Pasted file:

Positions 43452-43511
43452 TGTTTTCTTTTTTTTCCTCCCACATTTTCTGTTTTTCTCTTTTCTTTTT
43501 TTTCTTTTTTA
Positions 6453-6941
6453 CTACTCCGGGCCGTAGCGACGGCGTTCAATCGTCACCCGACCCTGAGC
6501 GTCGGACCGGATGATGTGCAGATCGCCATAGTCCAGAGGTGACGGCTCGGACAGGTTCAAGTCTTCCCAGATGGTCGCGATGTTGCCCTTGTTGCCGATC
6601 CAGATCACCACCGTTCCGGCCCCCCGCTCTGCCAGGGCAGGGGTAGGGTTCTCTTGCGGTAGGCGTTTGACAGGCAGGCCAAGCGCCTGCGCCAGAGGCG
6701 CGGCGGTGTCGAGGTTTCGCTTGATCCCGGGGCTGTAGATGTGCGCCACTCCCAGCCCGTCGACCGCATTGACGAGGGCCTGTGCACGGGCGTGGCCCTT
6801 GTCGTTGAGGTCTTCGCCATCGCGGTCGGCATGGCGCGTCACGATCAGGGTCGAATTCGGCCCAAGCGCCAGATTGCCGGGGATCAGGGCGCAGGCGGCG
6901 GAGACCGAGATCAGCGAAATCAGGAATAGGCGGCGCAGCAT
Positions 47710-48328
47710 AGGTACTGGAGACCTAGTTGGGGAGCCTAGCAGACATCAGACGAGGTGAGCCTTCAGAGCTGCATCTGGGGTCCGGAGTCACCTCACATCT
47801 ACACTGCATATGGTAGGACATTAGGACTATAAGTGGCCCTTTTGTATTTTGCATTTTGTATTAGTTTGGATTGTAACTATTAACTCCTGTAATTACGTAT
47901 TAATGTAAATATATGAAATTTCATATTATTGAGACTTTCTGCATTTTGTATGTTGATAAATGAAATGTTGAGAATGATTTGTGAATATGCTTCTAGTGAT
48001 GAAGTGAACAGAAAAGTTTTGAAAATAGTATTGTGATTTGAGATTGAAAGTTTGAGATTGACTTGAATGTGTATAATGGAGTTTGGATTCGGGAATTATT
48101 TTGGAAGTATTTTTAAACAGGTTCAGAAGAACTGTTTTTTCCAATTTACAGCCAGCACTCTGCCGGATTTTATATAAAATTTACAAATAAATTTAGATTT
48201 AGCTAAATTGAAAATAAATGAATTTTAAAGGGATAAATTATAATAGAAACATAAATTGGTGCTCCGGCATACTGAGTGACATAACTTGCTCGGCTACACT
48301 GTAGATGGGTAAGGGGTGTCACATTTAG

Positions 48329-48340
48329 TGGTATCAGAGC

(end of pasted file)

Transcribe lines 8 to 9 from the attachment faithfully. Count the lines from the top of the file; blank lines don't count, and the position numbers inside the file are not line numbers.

6701 CGGCGGTGTCGAGGTTTCGCTTGATCCCGGGGCTGTAGATGTGCGCCACTCCCAGCCCGTCGACCGCATTGACGAGGGCCTGTGCACGGGCGTGGCCCTT
6801 GTCGTTGAGGTCTTCGCCATCGCGGTCGGCATGGCGCGTCACGATCAGGGTCGAATTCGGCCCAAGCGCCAGATTGCCGGGGATCAGGGCGCAGGCGGCG